OPELOUSAS, La (KLFY) – The St. Landry Chamber of Commerce held its monthly lunch and learn series Thursday afternoon.
The chamber spoke about a new rule concerning salaried workers and overtime, which will take effect very soon.
The Department of Labor has issued the new rule, The Fair Labor Standards Act, which will increase the minimum salary a person must be paid in order to be exempt from overtime pay.
“Right now it’s $455 per week, that’s going to increase on December 1 to $913 per week,” said attorney Jerry Stovall with Breazeale, Sachse & Wilson, L.L.P.
Stovall says an increase of this sort will happen every three years.
Employers, you might ask how this will affect your salaried workers?
“People you expect to work in the evening, to work from their phone, to work from their iPad, that you really don’t keep track of their hours; those are the people you’re going to either have to raise their pay to continue to qualify them as exempt or start tracking all their time and pay them overtime,” said Stovall.
Stovall wants to stress that doesn’t mean workers have to make more money in order to meet the new standard.
“It doesn’t mean you have to be given a raise,” said Stovall. “It just means if you’re exempt now and your employer wants to continue to qualify you as exempt you have to make at least $913 a week.”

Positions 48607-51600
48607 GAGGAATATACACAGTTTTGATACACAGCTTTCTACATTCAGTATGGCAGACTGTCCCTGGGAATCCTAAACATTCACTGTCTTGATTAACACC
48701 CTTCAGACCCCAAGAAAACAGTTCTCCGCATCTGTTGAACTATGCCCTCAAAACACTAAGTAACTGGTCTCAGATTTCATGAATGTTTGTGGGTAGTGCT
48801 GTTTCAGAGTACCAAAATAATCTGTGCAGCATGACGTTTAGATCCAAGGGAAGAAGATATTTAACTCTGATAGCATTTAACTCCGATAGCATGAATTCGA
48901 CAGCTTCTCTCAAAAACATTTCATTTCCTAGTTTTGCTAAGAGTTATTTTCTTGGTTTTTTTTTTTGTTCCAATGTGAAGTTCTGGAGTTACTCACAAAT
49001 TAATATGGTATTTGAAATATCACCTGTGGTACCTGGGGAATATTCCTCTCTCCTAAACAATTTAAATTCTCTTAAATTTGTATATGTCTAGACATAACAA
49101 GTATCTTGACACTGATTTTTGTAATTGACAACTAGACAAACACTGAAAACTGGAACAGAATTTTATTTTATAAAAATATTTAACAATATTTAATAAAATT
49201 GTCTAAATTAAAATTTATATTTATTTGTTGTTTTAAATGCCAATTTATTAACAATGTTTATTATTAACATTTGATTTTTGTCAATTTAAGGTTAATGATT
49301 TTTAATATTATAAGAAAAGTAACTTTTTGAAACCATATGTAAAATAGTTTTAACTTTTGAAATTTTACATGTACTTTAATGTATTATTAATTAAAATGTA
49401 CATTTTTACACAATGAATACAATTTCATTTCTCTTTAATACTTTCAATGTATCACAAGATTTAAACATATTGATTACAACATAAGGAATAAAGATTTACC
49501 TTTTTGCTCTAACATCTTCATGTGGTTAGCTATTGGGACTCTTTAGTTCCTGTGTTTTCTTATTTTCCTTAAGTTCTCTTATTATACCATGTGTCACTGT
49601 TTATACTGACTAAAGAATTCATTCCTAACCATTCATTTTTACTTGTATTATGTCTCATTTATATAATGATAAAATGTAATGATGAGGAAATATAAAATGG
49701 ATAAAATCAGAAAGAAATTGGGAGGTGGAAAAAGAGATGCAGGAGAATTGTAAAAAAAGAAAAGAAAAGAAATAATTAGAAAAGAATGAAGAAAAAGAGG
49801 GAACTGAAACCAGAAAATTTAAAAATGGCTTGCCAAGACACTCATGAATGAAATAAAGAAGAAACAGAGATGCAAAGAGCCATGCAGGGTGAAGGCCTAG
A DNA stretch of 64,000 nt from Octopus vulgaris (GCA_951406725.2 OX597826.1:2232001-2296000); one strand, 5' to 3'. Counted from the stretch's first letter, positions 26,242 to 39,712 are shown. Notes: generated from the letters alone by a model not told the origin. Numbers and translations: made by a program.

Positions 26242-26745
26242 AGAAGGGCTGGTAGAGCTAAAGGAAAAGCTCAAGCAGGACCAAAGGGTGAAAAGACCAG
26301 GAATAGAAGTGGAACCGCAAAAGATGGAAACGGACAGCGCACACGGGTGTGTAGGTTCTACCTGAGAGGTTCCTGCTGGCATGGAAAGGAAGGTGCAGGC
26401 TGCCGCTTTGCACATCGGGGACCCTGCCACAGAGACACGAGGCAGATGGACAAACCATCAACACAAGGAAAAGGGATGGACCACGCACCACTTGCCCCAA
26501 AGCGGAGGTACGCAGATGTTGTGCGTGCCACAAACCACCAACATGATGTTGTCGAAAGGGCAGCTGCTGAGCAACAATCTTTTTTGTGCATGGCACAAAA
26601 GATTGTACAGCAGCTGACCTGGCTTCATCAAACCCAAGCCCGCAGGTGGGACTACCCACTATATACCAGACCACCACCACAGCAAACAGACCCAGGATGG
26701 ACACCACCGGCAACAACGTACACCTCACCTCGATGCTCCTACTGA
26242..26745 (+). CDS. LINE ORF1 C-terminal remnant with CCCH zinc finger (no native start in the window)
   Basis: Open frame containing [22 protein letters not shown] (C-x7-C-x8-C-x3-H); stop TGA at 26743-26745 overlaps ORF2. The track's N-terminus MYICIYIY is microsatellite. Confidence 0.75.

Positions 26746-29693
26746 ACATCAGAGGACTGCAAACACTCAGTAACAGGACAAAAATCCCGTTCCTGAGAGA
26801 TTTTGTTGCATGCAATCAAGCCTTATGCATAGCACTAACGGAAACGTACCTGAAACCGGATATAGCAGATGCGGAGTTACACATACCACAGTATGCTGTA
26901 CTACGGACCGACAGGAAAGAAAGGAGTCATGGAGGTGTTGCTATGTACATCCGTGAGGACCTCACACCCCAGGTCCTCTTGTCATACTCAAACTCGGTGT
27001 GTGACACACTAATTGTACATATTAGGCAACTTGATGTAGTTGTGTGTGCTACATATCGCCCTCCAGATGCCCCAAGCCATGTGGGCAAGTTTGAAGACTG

This new rule will impact many businesses nationwide.
“Almost all employers have at least a handful of employees that make less than $913 a week that they now call exempt,” said Stovall.
Including several employers right here in Acadiana.
“I think it’s safe to say that it’s a large portion of Opelousas and St. Landry employees that are affected,” said Raquella Manuel, President/CEO of the St. Landry Chamber of Commerce. “I personally am aware of businesses who are already suffering.”
Manuel says it’s a short time for businesses to fall in line with this new regulation–which is why they’re bringing awareness to the topic now.
“It’s going to take a lot of work on the businesses standpoint and so we want them to kind of get ahead of the game, so that they’re not at fault for their employees in the future,” said Manuel.
For more information on the new overtime rule, click here.